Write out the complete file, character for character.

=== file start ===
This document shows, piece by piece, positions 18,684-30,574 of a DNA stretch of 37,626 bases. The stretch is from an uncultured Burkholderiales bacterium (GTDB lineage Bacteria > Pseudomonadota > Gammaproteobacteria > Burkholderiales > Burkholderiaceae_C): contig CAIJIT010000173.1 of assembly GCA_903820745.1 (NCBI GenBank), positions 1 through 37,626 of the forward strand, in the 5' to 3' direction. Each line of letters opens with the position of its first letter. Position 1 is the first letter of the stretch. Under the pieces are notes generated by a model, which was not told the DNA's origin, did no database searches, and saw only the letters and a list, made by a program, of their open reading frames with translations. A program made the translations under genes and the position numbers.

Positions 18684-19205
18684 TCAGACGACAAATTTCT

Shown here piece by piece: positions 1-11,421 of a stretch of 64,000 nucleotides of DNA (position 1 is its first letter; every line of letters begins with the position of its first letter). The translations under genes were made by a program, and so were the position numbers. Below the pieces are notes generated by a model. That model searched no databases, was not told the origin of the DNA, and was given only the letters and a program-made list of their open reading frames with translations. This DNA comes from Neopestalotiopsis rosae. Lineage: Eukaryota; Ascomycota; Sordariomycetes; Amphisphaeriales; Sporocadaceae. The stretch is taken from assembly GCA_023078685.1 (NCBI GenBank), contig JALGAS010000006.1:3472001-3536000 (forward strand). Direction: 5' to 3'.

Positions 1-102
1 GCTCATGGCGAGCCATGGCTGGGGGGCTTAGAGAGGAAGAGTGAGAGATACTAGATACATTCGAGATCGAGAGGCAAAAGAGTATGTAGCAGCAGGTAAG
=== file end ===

This document shows, piece by piece, positions 18,684-30,574 of a DNA stretch of 37,626 bases. The stretch is from an uncultured Burkholderiales bacterium (GTDB lineage Bacteria > Pseudomonadota > Gammaproteobacteria > Burkholderiales > Burkholderiaceae_C): contig CAIJIT010000173.1 of assembly GCA_903820745.1 (NCBI GenBank), positions 1 through 37,626 of the forward strand, in the 5' to 3' direction. Each line of letters opens with the position of its first letter. Position 1 is the first letter of the stretch. Under the pieces are notes generated by a model, which was not told the DNA's origin, did no database searches, and saw only the letters and a list, made by a program, of their open reading frames with translations. A program made the translations under genes and the position numbers.

Positions 18684-19205
18684 TCAGACGACAAATTTCT

Shown here piece by piece: positions 1-11,421 of a stretch of 64,000 nucleotides of DNA (position 1 is its first letter; every line of letters begins with the position of its first letter). The translations under genes were made by a program, and so were the position numbers. Below the pieces are notes generated by a model. That model searched no databases, was not told the origin of the DNA, and was given only the letters and a program-made list of their open reading frames with translations. This DNA comes from Neopestalotiopsis rosae. Lineage: Eukaryota; Ascomycota; Sordariomycetes; Amphisphaeriales; Sporocadaceae. The stretch is taken from assembly GCA_023078685.1 (NCBI GenBank), contig JALGAS010000006.1:3472001-3536000 (forward strand). Direction: 5' to 3'.

Positions 1-102
1 GCTCATGGCGAGCCATGGCTGGGGGGCTTAGAGAGGAAGAGTGAGAGATACTAGATACATTCGAGATCGAGAGGCAAAAGAGTATGTAGCAGCAGGTAAG